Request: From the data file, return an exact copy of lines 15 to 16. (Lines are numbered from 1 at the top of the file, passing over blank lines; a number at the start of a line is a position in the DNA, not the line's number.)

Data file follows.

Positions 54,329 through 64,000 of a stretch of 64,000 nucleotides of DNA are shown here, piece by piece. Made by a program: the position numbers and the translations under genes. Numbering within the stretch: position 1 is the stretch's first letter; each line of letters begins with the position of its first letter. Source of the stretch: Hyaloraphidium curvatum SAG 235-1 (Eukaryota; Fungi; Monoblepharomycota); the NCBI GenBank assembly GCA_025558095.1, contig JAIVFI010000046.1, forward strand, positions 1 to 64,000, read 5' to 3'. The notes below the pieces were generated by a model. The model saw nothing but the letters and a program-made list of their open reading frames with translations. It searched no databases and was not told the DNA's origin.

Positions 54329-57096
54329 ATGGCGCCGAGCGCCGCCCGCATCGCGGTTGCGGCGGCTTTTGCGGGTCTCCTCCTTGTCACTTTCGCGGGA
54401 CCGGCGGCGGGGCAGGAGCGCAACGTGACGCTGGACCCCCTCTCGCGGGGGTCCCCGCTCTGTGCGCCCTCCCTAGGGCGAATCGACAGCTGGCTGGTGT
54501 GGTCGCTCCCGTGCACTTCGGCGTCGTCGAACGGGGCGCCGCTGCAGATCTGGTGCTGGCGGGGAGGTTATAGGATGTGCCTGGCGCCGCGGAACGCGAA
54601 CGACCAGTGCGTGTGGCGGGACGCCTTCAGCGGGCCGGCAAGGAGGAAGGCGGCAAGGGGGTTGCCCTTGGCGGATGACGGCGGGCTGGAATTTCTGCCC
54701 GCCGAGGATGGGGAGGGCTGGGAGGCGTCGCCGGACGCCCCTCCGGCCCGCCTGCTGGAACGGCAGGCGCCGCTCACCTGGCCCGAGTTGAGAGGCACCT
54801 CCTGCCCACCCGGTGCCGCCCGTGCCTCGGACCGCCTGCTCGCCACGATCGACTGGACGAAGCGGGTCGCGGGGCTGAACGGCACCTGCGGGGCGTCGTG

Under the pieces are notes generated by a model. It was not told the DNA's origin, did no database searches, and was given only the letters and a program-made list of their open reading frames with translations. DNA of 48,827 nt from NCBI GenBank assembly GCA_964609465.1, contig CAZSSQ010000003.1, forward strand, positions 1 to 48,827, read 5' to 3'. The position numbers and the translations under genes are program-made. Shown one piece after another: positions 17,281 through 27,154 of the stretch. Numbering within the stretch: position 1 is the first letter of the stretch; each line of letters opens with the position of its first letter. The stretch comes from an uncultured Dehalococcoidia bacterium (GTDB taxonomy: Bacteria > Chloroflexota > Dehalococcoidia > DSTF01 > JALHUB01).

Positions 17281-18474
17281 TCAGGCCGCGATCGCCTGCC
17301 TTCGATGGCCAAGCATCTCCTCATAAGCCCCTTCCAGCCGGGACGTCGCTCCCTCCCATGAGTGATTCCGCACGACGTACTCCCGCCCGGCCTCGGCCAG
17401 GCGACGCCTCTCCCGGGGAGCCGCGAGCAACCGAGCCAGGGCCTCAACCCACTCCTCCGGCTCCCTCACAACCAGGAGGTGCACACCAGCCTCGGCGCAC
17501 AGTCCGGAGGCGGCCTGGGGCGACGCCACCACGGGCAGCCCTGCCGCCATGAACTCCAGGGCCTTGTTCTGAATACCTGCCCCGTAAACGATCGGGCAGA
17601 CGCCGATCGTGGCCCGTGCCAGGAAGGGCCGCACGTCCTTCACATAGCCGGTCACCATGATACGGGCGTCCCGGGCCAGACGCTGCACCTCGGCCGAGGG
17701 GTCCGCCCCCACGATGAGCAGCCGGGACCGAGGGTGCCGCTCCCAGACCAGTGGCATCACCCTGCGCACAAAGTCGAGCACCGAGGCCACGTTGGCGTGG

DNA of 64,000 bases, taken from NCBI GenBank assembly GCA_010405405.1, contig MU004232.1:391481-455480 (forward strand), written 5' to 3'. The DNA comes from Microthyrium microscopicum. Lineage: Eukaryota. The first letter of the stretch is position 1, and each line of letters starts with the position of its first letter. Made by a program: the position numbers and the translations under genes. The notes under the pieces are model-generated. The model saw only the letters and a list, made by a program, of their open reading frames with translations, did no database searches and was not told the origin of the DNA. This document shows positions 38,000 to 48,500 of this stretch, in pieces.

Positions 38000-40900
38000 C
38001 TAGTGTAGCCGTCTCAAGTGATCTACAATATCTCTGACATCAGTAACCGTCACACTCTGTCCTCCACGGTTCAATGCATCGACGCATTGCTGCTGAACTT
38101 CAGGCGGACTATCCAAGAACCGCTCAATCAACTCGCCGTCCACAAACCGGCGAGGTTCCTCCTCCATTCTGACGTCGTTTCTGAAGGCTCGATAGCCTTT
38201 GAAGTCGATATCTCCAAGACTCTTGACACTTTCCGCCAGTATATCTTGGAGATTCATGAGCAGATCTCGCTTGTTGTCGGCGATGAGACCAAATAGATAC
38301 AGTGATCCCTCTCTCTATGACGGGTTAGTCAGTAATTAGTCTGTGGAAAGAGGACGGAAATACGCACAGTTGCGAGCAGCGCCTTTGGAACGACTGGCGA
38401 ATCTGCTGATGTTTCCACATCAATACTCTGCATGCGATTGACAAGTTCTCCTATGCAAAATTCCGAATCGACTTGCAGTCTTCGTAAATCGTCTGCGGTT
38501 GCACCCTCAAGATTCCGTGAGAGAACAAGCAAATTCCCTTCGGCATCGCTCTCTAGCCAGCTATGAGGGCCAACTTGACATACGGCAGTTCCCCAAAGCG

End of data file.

17601 CGCCGATCGTGGCCCGTGCCAGGAAGGGCCGCACGTCCTTCACATAGCCGGTCACCATGATACGGGCGTCCCGGGCCAGACGCTGCACCTCGGCCGAGGG
17701 GTCCGCCCCCACGATGAGCAGCCGGGACCGAGGGTGCCGCTCCCAGACCAGTGGCATCACCCTGCGCACAAAGTCGAGCACCGAGGCCACGTTGGCGTGG